Blaster small arms come in a range of sizes, from small hand-held blasters to carbines and larger laser rifles. Some are equipped with features such as a targeting scope or flash and noise suppressor.[10] Others are highly customizable like the A300 blaster rifle used by Rebel commandos on Scarif, with a removable shoulder stock, swappable barrels of different sizes, and other attachments.[16] Certain modifications however are considered inhumane and banned on civilized worlds: the Trandoshan doubler or tripler when added to the barrel of a blaster pistol turns it into a devastating hand cannon.[18] Crew-served blasters also exist, an example being the E-web heavy repeating blaster deployed by snowtroopers on Hoth. The most powerful repeating blaster employed by the Empire, the weapon requires a crew of two to set up its power generator and a rigid mount to counteract the fearsome weapon's recoil.[19]

Larger versions of blaster weaponry in the Star Wars universe are referred to as blaster cannons and laser cannons and commonly found on vehicles, starfighters and other spacecraft. Of the two laser cannons are considered more powerful and possess greater range.[20] The laser cannons on a Republic LAAT gunship, as an example, can fire bolts of up to five gigajoules in destructive power.[21] Laser cannons may also be fitted on fixed emplacements to defend an area from attack, like the Golan Arms DF.9 anti-infantry battery employed by Rebel defenders at the Battle of Hoth. These cannons have an effective range of 16 km (9.9 mi) and can take out an entire squad of infantry with a single blast.[22]

A more powerful form of the laser cannon is the turbolaser found on Star Wars capital ships, operating on the same principles but with larger power generators and multiperson crews. Such weapons can be used to penetrate the defenses of other capital ships or conduct planetary bombardments.[23] Turbolasers can vary their power intensity depending on the needs of the mission, from simply crippling a target to outright vaporizing it, with true warships like the Venator-class Star Destroyer able to feed nearly their entire reactor output into its heavy turbolasers.[24] With this weaponry, a fleet of warships can reduce the upper crust of a planet to molten slag as part of a "Base Delta Zero" bombardment.[25]


External video
  Is This a Real Life Star Wars Laser? – IGN News

A laser is a device which emits a beam of coherent light at a target. Controlling or containing the direction of light energy is also known as synchronization. This concentration of energy in one direction gives it strong and sometimes powerful intensity.[26] Lasers have different uses for military purposes, many of which strongly differ from what is seen in Star Wars, but still follow the same concepts of concentrating energy and/or material within a limited magnetic range.[27]

A major difference is that until recently, current laser technology did not emit lasers in separate bolts, but single rays; whereas Star Wars depicts both. Additionally Rhett Allai, associate professor of physics at Southeastern Louisiana University, argues the energy bolts fail to fit the definition of laser and explains that in many ways the laser cannons in Star Wars actually defy the rules of physics.[28]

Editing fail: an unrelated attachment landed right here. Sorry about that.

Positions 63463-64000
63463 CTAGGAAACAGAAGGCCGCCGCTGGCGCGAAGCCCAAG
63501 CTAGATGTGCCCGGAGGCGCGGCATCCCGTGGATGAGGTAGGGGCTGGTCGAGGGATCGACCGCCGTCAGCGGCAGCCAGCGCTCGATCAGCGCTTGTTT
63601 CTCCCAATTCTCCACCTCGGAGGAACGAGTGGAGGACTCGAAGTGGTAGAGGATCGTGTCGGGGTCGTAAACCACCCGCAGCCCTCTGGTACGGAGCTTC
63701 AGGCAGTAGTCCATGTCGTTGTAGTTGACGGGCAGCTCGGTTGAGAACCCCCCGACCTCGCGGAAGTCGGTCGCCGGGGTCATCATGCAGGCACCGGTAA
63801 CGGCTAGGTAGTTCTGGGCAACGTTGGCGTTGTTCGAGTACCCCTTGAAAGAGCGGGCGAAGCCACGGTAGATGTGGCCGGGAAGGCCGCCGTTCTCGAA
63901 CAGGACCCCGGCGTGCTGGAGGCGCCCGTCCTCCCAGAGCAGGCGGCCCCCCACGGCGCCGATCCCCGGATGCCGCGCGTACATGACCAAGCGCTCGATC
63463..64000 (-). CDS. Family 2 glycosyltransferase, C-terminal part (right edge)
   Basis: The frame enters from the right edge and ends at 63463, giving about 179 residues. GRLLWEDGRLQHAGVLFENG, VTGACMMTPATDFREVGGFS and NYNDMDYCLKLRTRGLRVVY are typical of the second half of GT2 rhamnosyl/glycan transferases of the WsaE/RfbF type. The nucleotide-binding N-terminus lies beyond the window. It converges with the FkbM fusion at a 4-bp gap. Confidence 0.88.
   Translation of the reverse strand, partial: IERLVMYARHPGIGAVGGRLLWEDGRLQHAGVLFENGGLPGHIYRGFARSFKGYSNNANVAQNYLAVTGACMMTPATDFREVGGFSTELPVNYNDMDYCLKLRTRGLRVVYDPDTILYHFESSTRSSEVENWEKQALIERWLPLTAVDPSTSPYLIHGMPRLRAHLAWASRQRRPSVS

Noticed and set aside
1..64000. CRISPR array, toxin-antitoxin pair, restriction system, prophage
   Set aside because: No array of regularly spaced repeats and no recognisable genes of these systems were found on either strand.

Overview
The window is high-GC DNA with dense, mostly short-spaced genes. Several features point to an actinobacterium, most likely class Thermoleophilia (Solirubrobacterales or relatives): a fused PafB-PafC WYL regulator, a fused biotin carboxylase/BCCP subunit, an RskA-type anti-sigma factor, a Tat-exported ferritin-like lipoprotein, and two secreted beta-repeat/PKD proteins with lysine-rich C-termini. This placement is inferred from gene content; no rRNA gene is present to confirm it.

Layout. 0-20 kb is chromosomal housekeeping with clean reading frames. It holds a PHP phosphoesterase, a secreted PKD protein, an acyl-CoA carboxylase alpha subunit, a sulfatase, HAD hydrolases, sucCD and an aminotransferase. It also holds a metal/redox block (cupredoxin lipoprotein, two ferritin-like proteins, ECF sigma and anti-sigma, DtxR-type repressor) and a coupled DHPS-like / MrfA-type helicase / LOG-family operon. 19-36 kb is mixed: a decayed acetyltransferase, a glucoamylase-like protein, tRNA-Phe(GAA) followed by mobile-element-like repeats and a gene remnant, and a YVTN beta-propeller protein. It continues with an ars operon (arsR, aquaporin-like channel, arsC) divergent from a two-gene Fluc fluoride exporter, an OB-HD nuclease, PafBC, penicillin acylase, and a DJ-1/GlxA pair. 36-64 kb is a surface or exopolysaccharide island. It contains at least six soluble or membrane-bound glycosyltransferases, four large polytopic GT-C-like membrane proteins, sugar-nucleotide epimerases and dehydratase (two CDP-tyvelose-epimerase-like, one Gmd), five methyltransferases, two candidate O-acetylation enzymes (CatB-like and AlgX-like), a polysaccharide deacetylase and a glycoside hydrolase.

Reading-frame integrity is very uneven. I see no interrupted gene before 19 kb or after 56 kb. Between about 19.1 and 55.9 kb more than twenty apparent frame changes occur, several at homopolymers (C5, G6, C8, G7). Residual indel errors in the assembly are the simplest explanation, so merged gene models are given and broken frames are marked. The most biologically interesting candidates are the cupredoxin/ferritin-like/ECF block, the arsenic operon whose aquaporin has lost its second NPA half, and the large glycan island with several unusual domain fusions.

However, a 1995 paper by Richard E. Russo from the National Laboratory in Berkeley, California, discusses the functions of lasers and mildly argues the Star Wars depiction of lasers as accurate.[29]

Researchers at the Laser Centre of the Institute of Physical Chemistry of the Polish Academy of Sciences, in partnership with the Faculty of Physics at the University of Warsaw, published a video that seems to show a laser pulse in flight, as seen in the Star Wars films. To create this video, they filmed many laser pulses at slightly different times with an exposure time of less than one billionth of a second, then combined the still images into a film. The laser is so powerful and intense that it resulted in the air being ionized. The interaction of the pulse with the plasma generates light of many different wavelengths, which appears white.[30][31][32]

A more recent and advanced development in 2017 involved students at Macquarie University in Australia developed a method of multiplying laser power by the use of diamonds. This concept is similar to the fictional kyber crystals used in the Star Wars universe to power up laser weapons from smaller scale weapons (e.g. blasters, lightsabers) to super-scale intensity in the case of the Death Star. The Death Star's laser power works in a similar method to this by concentrating multiple light beams into one spot from where they combine into a single beam. This beam has been described as more powerful than usual because it can be used for the purpose of destroying/damaging solid objects such as drones and debris that it was compared to the lasers used by the Death Star.[33]

In episode 236 of Mythbusters, Adam Savage and Jamie Hyneman set out to test whether a person could dodge a blaster bolt fired by a stormtrooper. Adam was able to determine, based on examining footage from the Star Wars films, that the average speed of a blaster bolt was 130–135 mph (209–217 km/h). After building a pneumatic cannon to mimic a blaster and setting up a replica starship passageway, the team tested the myth by firing projectiles at each other from a distance of 40 feet to see if they could be dodged. The myth was declared busted when neither participant proved capable of dodging the shots, explaining that the limitations of human reaction time made it impossible to do so.[34]